When considering which form of energy is going to replace fossil fuels, hydrogen is often the fuel that people think of. The portability of compressed hydrogen fits well with existing fuel infrastructure and hydrogen has been shown to fuel cars, buses, boats, trains and even aircraft.
In addition, hydrogen fuel also plays the somewhat less glamorous, but arguably more important, role of providing backup power to generators. Green hydrogen is a model fuel because it produces zero emissions.
Generating Hydrogen Fuel
There are two different methods of sourcing hydrogen fuel:
- Steam methane reforming (SMR) – a process which takes fossil fuels and generates brown hydrogen
- Water electrolysis – a process where water is split using electricity (electrolysis) to generate green hydrogen and oxygen.
The green hydrogen produced via electrolysis is cleaner than brown hydrogen. The electricity required to drive electrolysis can be sourced from renewable sources, such as solar, wind or hydroelectric, allowing the generation of purely green fuel.
Brown Hydrogen’s Environmental Impact
Using hydrogen to fuel vehicles is important to many consumers who care about their carbon dioxide footprint and to reduce their impact on the climate. However, if it is brown hydrogen produced via SMR then the environmental cost is still high.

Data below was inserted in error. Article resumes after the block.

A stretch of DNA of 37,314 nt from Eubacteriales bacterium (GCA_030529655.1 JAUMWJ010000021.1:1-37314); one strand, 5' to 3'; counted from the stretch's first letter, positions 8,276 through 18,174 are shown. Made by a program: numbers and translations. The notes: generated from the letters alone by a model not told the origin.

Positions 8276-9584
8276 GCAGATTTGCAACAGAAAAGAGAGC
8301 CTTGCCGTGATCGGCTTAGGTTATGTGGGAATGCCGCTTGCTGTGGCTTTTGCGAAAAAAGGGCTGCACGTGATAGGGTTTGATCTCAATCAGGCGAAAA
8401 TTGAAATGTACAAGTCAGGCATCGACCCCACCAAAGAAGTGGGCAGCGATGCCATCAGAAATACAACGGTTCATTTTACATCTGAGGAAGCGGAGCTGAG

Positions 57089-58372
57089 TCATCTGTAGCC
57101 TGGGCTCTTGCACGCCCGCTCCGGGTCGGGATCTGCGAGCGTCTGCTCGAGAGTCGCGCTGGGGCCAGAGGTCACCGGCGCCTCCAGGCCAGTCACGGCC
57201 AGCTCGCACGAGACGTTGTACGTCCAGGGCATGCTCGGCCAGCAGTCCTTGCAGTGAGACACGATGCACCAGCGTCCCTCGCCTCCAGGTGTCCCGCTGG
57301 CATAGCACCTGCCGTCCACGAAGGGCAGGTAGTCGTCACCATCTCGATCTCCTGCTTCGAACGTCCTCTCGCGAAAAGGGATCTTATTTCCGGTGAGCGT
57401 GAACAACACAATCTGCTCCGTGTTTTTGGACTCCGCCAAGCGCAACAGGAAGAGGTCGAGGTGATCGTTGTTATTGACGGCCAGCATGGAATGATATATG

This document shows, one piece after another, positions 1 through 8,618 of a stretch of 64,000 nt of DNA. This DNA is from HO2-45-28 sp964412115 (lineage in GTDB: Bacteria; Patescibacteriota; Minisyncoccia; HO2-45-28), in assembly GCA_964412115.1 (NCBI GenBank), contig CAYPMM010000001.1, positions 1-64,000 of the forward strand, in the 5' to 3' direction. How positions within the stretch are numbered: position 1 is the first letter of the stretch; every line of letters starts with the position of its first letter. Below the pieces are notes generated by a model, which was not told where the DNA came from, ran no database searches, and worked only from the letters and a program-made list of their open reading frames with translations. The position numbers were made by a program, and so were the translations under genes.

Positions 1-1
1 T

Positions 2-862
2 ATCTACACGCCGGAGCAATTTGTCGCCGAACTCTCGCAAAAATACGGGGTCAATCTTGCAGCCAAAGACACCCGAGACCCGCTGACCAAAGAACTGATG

SMR generates hydrogen from methane or coal, and the process itself generates carbon dioxide. For every 1 T of hydrogen produced by SMR, 12 T of carbon dioxide is produced, and this can be as high as 18 T in cases where coal syngas is used as the feedstock. For this reason, using brown hydrogen is actually worse for the environment than directly using fossil fuels.
Using Water Electrolysis to Produce Renewable Hydrogen
The need for new forms of renewable energy is the main factor driving investment and research in the hydrogen fueling industry. Water electrolysis, which requires just water and a renewable energy source, can produce fuel without any carbon dioxide emissions.
Vehicles powered using hydrogen fuel cells are carbon neutral and can be fueled at a faster rate than electric vehicles due to the high energy density of hydrogen, which means it provides more energy per unit weight. In addition, hydrogen fuel cells have a greater lifetime than electric batteries and can be produced at a lower cost.
Fuel Vs CO2 Emissions
||Pounds of CO2 produced per mile driven at 66 MPGe
|Green Hydrogen: Water Electrolysis via 100% Renewable Energy
|Brown Hydrogen: SMR
|Charging Electric Battery: via US Grid
|Calculations derived from EIA and EPA data
This information has been sourced, reviewed and adapted from materials provided by Proton OnSite.
For more information on this source, please visit Proton OnSite.